The e-ROSA project seeks to build a shared vision of a future sustainable e-infrastructure for research and education in agriculture in order to promote Open Science in this field and as such contribute to addressing related societal challenges. In order to achieve this goal, e-ROSA’s first objective is to bring together the relevant scientific communities and stakeholders and engage them in the process of coelaboration of an ambitious, practical roadmap that provides the basis for the design and implementation of such an e-infrastructure in the years to come.
This website highlights the results of a bibliometric analysis conducted at a global scale in order to identify key scientists and associated research performing organisations (e.g. public research institutes, universities, Research & Development departments of private companies) that work in the field of agricultural data sources and services. If you have any comment or feedback on the bibliometric study, please use the online form.
You can access and play with the graphs:
- Evolution of the number of publications between 2005 and 2015
- Map of most publishing countries between 2005 and 2015
- Network of country collaborations
- Network of institutional collaborations (+10 publications)
- Network of keywords relating to data - Link
Using precision farming technology to quantify yield effects attributed to weed competition and herbicide application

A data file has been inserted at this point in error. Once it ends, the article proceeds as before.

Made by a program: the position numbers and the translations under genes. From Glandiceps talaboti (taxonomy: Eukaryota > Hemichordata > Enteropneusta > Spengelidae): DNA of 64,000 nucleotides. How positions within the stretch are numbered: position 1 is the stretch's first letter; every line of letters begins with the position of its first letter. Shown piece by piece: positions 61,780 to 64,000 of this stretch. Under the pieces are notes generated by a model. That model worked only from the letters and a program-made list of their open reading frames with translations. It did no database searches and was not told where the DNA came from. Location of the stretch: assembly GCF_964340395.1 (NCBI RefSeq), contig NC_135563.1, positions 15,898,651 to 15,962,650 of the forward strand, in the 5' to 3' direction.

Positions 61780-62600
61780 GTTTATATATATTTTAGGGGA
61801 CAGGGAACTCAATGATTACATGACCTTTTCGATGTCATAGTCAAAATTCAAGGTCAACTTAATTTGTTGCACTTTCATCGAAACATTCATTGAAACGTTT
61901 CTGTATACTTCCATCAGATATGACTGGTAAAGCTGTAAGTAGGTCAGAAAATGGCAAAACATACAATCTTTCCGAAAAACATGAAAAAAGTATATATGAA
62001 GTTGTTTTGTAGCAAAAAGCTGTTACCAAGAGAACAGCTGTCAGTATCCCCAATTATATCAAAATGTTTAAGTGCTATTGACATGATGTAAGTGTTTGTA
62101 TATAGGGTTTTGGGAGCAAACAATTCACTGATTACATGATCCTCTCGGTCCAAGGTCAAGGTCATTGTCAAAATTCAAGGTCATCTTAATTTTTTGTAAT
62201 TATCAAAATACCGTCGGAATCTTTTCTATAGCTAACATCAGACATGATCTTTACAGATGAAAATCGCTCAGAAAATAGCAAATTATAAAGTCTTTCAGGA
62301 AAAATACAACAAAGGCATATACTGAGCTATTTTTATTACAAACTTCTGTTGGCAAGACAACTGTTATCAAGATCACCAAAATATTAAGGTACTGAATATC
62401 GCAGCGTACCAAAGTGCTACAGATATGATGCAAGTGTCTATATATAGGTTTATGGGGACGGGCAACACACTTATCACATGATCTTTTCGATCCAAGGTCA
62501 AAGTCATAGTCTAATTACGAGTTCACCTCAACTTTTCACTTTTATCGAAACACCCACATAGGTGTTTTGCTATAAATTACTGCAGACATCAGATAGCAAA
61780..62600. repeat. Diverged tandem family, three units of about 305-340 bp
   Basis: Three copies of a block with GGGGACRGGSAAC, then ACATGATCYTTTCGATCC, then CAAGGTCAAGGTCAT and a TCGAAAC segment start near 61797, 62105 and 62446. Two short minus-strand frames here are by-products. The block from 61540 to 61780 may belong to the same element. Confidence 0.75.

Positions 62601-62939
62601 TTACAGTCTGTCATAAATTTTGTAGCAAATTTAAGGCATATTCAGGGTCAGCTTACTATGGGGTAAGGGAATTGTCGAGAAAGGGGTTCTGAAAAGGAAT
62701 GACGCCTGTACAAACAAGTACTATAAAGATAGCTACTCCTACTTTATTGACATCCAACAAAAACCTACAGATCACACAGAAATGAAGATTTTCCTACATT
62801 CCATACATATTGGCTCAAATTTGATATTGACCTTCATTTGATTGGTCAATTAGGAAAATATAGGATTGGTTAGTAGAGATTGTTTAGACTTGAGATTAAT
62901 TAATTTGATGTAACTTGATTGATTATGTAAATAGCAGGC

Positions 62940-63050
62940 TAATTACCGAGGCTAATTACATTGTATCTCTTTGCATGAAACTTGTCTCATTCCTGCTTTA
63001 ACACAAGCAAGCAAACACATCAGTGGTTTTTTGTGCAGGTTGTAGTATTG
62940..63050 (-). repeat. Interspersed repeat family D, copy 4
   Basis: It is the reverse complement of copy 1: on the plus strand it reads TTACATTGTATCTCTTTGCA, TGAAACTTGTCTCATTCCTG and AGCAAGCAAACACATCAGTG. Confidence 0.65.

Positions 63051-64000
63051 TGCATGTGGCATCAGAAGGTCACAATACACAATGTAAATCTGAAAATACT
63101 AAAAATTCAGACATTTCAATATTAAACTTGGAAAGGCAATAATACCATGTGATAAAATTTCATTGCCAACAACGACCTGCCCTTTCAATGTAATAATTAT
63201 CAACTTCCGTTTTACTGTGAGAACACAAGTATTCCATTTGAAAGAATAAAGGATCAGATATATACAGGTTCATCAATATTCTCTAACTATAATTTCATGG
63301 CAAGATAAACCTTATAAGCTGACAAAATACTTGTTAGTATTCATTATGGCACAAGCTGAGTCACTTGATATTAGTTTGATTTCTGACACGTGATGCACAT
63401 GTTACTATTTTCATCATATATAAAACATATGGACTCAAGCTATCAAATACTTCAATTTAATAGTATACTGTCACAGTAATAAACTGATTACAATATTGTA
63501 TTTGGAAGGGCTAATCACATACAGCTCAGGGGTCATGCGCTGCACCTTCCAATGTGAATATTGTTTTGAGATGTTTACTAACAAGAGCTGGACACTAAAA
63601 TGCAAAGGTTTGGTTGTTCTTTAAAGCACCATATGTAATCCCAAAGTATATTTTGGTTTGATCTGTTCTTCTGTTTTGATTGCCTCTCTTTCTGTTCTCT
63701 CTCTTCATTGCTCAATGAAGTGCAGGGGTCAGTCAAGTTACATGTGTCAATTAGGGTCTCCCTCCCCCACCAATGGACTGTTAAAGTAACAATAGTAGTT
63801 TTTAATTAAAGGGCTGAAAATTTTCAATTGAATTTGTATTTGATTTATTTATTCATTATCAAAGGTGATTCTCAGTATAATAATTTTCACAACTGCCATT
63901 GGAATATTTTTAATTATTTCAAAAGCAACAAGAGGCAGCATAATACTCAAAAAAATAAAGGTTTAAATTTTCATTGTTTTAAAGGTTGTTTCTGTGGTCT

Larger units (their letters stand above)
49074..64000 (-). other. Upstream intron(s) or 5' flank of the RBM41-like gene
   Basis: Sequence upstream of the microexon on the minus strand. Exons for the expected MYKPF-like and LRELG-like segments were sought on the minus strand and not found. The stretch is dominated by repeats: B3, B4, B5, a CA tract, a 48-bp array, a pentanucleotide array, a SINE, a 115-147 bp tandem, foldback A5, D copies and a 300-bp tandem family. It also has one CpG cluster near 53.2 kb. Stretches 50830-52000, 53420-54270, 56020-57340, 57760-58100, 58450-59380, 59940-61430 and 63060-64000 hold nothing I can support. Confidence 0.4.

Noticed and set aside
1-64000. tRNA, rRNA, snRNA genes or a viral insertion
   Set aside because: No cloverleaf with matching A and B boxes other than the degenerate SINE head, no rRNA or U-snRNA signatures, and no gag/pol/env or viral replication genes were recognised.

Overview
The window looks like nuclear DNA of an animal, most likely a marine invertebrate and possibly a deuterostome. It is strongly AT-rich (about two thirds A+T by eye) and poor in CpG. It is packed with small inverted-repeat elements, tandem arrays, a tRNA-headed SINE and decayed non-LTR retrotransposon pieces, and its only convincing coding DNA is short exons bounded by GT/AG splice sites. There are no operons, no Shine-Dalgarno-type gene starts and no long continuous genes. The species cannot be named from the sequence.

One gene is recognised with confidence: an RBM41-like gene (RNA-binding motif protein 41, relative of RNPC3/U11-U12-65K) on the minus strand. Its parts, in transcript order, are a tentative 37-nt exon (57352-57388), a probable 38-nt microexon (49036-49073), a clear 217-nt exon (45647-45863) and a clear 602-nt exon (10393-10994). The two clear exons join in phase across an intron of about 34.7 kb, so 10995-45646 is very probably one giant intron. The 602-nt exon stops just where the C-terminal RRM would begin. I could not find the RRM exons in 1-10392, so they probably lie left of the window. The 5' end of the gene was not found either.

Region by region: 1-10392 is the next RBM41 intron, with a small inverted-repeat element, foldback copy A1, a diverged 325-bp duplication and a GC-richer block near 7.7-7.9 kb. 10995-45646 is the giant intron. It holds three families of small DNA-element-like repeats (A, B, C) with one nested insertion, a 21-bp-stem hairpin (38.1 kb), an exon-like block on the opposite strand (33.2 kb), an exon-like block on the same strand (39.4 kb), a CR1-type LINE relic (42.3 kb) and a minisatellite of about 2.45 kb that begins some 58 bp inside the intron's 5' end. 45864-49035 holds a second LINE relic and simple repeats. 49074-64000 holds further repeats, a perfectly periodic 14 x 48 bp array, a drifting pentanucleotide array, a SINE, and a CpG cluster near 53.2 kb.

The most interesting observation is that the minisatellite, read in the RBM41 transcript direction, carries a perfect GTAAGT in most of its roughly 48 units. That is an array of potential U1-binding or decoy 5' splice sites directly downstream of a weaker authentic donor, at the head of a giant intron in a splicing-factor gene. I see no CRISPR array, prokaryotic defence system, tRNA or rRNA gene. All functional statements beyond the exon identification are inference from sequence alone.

Field experiments using precision farming technology and Geographic Information Systems, following a so-called Precision Experimental Design, were conducted in maize, winter barley and winter wheat and compared with two randomised plot experiments in maize to quantify yield effects attributed to weed competition and weed control. Fields were divided into cells, and weed densities for all weed species, soil conductivity and grain yield were measured in each cell. Untreated plots and herbicide treatments against grass weeds or broad-leaved weeds were included in all three experiments. Chenopodium album, Polygonum spp. and Echinochloa crus-galli were the dominating weed species in maize. Stellaria media, Veronica hederifolia, Matricaria chamomilla, Alopecurus myosuroides and Galium aparine were the most abundant weed species in the winter barley and winter wheat fields. All species were distributed heterogeneously within the fields with densities ranging from 0 to more than 200 plants m-2. In the Precision Experimental Design, it was found that grass-weed competition and herbicide application had a significant effect on grain yield, using a linear mixed model with spatial correlation structure to determine the effects of groups of weed species, soil variability and herbicide application on grain yield separately. When a conventional plot experiment was set up in the same field, no statistically significant grain yield difference between the treatments was found. The results highlight the benefits of Precision Experimental Design for studying weedcrop competition. Data can be used to calculate yield loss functions for groups of weed species and to create a decision_support system for site-specific weed control.
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